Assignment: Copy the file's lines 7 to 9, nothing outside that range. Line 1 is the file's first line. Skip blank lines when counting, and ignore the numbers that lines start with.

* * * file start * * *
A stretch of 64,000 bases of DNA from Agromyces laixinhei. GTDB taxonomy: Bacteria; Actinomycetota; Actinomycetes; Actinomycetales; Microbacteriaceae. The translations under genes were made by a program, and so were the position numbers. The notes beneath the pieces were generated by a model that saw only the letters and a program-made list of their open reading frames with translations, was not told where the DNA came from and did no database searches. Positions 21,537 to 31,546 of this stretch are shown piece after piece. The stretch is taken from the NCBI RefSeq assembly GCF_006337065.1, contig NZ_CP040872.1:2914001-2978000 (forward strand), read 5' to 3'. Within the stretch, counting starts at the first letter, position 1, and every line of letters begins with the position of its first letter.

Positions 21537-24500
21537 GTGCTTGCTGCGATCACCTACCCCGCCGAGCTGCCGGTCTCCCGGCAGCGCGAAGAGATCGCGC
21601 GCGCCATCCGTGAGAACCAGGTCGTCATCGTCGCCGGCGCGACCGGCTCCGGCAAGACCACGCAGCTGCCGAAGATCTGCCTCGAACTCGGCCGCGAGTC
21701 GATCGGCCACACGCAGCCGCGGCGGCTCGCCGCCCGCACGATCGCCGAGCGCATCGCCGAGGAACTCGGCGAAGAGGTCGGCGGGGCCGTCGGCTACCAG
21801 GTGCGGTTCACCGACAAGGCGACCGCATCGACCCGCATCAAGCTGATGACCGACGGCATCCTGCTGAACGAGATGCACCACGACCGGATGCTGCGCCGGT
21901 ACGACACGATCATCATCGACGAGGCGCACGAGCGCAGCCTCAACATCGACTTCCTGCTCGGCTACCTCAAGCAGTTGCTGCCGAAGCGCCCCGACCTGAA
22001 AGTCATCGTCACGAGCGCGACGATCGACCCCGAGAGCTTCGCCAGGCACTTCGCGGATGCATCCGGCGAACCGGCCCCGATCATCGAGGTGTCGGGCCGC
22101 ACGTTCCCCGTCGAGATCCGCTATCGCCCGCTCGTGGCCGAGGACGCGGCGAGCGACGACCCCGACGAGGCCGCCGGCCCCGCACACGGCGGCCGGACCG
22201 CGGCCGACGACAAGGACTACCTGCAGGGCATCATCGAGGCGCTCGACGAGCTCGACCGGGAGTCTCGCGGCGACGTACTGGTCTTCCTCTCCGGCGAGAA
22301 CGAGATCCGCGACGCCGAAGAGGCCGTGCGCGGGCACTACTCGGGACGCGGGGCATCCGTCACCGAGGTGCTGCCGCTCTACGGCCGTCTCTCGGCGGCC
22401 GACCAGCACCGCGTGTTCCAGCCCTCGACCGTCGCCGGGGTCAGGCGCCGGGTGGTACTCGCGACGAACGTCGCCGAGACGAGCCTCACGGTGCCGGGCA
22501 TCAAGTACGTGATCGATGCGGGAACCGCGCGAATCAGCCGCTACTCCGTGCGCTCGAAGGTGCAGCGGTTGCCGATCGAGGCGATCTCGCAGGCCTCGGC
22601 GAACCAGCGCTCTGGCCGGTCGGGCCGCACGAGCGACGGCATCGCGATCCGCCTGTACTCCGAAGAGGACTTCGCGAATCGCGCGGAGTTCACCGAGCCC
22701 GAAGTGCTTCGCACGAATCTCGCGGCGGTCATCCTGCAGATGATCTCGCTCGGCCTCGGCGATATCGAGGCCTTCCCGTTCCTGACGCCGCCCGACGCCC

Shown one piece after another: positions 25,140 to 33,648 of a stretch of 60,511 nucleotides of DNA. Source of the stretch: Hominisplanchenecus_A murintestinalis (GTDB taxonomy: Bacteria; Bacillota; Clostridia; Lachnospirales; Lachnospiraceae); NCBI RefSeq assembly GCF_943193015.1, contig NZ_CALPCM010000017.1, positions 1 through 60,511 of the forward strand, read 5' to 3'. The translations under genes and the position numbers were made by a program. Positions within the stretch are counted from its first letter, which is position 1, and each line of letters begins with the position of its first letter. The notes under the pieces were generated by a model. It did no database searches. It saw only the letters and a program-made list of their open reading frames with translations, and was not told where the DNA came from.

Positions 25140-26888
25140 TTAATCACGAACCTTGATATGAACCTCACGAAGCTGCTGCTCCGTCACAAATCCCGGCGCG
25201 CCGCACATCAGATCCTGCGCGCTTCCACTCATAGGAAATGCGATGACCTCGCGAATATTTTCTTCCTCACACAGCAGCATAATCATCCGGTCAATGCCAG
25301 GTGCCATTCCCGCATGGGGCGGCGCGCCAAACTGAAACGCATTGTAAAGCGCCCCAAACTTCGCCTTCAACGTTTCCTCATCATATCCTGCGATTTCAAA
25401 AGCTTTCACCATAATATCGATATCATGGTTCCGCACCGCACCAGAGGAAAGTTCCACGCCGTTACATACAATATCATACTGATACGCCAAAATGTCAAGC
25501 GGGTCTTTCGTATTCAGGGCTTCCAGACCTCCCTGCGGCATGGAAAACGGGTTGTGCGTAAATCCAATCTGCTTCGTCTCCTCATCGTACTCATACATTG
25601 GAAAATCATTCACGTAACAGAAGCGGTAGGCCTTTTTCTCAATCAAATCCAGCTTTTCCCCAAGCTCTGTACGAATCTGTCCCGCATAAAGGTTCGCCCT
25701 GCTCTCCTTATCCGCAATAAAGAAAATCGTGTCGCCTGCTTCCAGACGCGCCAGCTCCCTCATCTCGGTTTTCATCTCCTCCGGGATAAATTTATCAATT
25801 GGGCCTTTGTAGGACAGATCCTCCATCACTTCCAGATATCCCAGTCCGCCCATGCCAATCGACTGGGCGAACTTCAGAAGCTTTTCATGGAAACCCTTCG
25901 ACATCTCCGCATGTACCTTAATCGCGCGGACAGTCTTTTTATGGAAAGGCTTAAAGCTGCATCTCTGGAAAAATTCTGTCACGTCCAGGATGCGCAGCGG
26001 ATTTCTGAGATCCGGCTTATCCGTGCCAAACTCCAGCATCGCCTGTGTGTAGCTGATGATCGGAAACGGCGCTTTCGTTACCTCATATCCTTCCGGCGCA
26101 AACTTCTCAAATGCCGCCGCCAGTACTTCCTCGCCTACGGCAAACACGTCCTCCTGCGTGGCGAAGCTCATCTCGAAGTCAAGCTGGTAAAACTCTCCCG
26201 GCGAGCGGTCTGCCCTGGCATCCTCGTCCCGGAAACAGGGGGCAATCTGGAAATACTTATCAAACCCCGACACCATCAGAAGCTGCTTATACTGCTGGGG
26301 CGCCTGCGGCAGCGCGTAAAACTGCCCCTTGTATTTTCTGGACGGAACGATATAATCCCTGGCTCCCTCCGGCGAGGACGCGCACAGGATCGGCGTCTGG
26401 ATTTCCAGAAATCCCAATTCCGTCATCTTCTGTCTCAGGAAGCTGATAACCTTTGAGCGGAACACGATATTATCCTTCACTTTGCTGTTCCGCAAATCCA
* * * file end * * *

21901 ACGACACGATCATCATCGACGAGGCGCACGAGCGCAGCCTCAACATCGACTTCCTGCTCGGCTACCTCAAGCAGTTGCTGCCGAAGCGCCCCGACCTGAA
22001 AGTCATCGTCACGAGCGCGACGATCGACCCCGAGAGCTTCGCCAGGCACTTCGCGGATGCATCCGGCGAACCGGCCCCGATCATCGAGGTGTCGGGCCGC
22101 ACGTTCCCCGTCGAGATCCGCTATCGCCCGCTCGTGGCCGAGGACGCGGCGAGCGACGACCCCGACGAGGCCGCCGGCCCCGCACACGGCGGCCGGACCG